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Manners and Customs (Life in America: 100 Years Ago) Library Binding – May, 1996
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Barmeier divides his topic into five topics, some of which go well beyond the scope of what you would think of as constituting "Manners and Customs": (1) Work and Leisure looks at the big changes in America during the Industrial Revolution as women became office workers, and new technology and business practices drove innovations. This transformed not only the workplace, but leisure activities as well. (2) Clothing and Fashion covers a lot of ground, but these things changed repeatedly over the period of almost 50 years that this book covers, so this chapter can only touch on these aspects briefly. (3) Courtship and Marriage will probably be the most interesting chapter to young readers, talking about what these things meant to the middle-class during the Victorian era. However, the treatment is against very brief and there might be more space devoted to illustrations than text in this chapter. (4) Learning and Education is the most informative chapter, even though, again, the illustrations threaten to overwhelm the text (although there are some wonderful editorial cartoons including one that points out teachers make less than school janitors, who were well-paid political appointees). Barmeier talks about the key changes in the philosophy of education. (5) Politics is an unlikely topic for this particular volume, and the basic point being made here is that politicians had little respect for very good reasons.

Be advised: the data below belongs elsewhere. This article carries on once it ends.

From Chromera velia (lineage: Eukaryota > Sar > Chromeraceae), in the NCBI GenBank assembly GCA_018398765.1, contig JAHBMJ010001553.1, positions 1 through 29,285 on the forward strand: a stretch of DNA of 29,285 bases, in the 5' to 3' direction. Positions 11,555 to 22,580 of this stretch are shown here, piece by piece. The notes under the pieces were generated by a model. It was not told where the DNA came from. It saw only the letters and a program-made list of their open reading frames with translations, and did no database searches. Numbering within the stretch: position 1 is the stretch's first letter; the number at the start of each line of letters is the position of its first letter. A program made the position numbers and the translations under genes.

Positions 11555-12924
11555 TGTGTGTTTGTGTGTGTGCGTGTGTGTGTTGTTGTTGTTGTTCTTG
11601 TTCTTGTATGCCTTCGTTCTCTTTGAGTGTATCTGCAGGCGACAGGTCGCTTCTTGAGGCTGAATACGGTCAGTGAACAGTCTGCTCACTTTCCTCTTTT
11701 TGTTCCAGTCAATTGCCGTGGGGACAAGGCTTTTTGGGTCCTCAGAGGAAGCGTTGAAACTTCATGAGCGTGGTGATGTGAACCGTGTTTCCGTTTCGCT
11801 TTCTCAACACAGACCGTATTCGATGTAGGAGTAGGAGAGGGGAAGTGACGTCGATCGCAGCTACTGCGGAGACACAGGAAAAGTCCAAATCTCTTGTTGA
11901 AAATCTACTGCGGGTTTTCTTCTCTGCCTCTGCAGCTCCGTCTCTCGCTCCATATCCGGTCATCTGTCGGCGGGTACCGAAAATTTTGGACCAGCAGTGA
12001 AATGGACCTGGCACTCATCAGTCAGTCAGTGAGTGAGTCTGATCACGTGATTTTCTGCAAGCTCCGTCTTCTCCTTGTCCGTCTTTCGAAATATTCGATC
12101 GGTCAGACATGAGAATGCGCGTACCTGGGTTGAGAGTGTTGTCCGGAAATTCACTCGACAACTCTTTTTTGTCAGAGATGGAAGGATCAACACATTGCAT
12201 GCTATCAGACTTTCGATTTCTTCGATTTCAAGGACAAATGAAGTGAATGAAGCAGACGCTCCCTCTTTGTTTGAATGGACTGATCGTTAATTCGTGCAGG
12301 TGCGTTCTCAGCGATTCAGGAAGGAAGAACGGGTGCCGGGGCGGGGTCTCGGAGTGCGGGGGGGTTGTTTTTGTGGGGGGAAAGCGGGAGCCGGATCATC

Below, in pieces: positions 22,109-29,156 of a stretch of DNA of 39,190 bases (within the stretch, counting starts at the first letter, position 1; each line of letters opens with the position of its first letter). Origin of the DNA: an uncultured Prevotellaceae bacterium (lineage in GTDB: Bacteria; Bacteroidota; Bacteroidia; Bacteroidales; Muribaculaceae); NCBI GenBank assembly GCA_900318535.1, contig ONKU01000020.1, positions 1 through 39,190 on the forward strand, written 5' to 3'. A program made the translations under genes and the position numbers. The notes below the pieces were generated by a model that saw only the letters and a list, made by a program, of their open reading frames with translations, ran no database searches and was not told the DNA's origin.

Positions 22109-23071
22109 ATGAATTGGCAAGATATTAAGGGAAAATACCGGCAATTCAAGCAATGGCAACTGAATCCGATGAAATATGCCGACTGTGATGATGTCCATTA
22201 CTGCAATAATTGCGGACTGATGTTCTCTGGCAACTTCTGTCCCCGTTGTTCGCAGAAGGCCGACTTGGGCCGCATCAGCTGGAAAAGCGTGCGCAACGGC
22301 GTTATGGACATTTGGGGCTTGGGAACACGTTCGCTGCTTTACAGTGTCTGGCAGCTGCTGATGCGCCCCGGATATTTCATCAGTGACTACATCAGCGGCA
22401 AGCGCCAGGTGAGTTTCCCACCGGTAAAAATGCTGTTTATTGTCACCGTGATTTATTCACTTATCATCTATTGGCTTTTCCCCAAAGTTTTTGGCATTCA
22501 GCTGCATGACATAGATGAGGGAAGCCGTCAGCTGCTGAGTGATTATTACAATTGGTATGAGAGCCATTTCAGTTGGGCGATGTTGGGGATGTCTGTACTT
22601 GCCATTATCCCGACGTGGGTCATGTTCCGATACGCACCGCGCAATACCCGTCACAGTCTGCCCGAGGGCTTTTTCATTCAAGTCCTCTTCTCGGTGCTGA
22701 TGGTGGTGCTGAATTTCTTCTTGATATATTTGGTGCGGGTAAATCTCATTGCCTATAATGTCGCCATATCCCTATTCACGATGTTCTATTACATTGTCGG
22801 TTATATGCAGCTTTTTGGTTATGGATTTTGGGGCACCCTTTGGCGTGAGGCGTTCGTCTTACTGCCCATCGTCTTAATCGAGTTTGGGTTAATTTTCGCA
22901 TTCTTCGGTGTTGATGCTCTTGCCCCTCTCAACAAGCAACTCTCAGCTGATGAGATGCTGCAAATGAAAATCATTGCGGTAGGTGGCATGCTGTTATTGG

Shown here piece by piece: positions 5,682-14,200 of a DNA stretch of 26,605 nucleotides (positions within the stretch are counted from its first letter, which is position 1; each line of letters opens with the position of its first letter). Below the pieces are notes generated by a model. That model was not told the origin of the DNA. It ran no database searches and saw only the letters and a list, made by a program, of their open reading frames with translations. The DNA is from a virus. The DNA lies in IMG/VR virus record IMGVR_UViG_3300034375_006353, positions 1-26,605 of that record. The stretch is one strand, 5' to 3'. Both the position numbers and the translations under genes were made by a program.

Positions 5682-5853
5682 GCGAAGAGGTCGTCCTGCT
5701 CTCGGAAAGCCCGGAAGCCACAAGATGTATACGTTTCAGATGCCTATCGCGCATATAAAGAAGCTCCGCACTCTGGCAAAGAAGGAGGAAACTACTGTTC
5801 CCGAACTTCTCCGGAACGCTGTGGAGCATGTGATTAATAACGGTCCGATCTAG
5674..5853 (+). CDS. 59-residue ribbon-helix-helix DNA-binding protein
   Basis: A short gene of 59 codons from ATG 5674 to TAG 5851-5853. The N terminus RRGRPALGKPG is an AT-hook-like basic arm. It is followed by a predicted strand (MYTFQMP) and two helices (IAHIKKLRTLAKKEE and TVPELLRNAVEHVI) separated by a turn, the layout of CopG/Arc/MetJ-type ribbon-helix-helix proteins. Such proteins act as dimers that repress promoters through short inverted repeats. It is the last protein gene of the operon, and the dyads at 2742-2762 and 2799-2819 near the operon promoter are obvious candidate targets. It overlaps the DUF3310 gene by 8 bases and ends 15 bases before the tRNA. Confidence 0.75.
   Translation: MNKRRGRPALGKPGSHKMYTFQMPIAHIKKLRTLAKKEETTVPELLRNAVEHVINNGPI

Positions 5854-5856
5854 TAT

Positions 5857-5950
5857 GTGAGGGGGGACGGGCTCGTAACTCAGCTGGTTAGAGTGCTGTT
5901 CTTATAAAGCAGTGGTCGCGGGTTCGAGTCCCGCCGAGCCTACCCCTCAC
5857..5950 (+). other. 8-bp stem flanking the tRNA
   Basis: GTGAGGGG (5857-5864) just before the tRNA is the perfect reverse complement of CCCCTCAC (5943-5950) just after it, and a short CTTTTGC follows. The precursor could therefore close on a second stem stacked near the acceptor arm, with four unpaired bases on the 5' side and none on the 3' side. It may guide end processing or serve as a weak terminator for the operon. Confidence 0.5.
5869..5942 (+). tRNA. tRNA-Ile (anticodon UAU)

There is some very interesting information about what life was like in America during this time frame and a lot of historic photographs and reproductions of various illustrations. But this book just scratches the surface on these topics, mainly because the idea of looking at life 100 years ago is really more like life 80 to 130 years ago. When you can talk about Victorians and Flappers in the same book, you are making it difficult to cover any one of these topics in a dozen pages. Still, "Manners and Customs" does get beyond what students (and teachers) will find in a standard American history textbook.